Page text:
Very interesting, isn’t it? And I am not surprised! TSMC deserves to move up the top 20 semiconductor companies rankings!! It seems that AMD especially needs to really get its act together.
In this list, there are four fabless semiconductor companies — Qualcomm, Broadcom, MediaTek and Nvidia in the top 20, and one foundry — TSMC, perhaps, emphasizing the growing influence of TSMC as well as the fabless semiconductor companies.
AMD slips! Again?
I had written a couple of posts some time back on AMD and Intel, where the former had commented on the EC ruling on Intel, and also how both were at each other’s throats, and had asked the question — how will all of this help the market?
Well, one hopes that AMD will come back very much stronger in the next quarter, despite its uninspiring guidance for 3Q09, saying that it expects its sales to be “up slightly” from 2Q09.
TSMC, Hynix, MediaTek shine
Coming back to the table, the clear movers are TSMC, and no surprises there, as well as Hynix and MediaTek. In fact, with a little better Q3 performance, TSMC could well move up to the third position, overtaking both Texas Instruments and Toshiba.
Look at the last column — the 2Q09/1Q09 percentage change — TSMC has grown by a whopping 93 percent! One other thing! TSMC is reportedly eyeing business opportunities in solar photovoltaics and LEDs in a bid to diversify its revenue channels. Should these happen, expect TSMC to move up higher!
The closest to TSMC in terms of growth are Hynix at 40 percent and Qualcomm at 36 percent, respectively. MediaTek, another impressive mover, grew by 20 percent. Of course, there is Samsung as well, with 29 percent growth.
ST, Micron, Nvidia and NXP have done well too! According to IC Insights, Nvidia replaced Fujitsu in the Q2-09 top 20 rankings. And that brings us to the shakers or those who fared poorly.
Fujitsu, AMD, Freescale slide!
I’ve already touched upon AMD. Fujitsu cited flash memory and automotive device sales to have suffered immensely this quarter. However, it hopes Q3 will be better and said that customer demand was picking up. So, it could well be back in the Top 20 during Q3.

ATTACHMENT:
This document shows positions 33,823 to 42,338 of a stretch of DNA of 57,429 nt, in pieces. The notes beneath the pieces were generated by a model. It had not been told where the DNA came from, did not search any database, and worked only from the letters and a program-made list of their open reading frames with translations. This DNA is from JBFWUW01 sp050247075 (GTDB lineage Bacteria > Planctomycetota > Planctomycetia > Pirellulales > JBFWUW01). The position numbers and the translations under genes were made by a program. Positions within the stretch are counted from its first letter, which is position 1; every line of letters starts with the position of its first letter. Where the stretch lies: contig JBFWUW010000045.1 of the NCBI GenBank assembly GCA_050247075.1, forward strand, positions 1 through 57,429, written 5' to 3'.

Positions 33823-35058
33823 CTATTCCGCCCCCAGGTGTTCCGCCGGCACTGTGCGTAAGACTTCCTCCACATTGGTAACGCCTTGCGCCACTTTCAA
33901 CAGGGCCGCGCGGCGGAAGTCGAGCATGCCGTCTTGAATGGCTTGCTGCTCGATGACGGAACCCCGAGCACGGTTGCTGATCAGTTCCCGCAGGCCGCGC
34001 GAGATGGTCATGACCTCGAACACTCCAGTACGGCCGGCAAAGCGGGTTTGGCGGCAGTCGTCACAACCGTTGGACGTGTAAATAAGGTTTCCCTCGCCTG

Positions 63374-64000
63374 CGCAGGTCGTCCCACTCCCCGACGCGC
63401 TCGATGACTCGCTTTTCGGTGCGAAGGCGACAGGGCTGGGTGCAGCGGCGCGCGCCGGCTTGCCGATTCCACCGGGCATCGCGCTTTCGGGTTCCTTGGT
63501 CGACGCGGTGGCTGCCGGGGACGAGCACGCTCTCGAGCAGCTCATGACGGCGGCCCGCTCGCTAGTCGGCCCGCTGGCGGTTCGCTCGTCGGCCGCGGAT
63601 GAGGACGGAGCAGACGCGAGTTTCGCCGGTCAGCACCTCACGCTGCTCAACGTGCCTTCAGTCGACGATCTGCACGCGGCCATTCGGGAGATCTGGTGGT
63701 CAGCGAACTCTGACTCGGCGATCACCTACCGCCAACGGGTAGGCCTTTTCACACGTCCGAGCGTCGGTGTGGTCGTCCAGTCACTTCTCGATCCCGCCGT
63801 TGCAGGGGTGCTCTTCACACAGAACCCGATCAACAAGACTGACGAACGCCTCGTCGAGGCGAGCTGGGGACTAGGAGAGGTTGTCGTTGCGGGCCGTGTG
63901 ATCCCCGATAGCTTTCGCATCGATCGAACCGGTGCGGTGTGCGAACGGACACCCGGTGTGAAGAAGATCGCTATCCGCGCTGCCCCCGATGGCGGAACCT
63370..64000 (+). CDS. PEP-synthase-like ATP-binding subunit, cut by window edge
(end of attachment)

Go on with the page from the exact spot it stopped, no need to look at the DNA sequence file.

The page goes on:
Yet another slip was in store for Freescale. It slipped from 16th position in 2008 to 18th position during Q1-09, and slid further to 20th position in Q2-09. Perhaps, overdependance on automotives has been its undoing.
An interesting statistic from IC Insights — Fujitsu, with -9 percent and Freescale, with -2 percent growth, were the only two top-20 companies from Q1-09 to register a 2Q09/1Q09 sales decline!
Wonderful industry guidance
It is heartening to see 19 of the 20 companies registering positive growth this quarter. It won’t be improper here to commend IC Insights on its wonderful industry guidance!
In an IC Insights study from late December 2008, it was very vocal in advising firms to adopt a quarterly outlook! It also forecast a significant rebound in the IC market beginning in the third quarter of the year!
IC Insights also stood out by pointing out in early July that H2-09 is likely to usher in strong seasonal strength for electronic system sales, a period of IC inventory replenishment, which began in 2Q09, and positive worldwide GDP growth.
IC Insights had marked 4Q08 as the beginning of the downturn/collapse and Q1-09 as the bottom of the cycle. This quarter (Q2) has largely been a replenishment phase for the inventories. Going by that count, Q3 could well see a true seasonal increase in demand. IC Insights also said that during Q4-09, market growth will mirror the health of the worldwide economy and electronic system sales.
There is light, after all, at the end of the tunnel! Wonder why are the industry folks continue to tell each other — we still aren’t having a good time! Maybe, it is time for them to shed their pessimism and from holding back on investments, and move on to show steely optimism, and indulge in really aggressive buying and selling! After all, work and progress will happen ONLY if you work!!
Where were we? Yes, the famous Intel and AMD server battle, and Computex!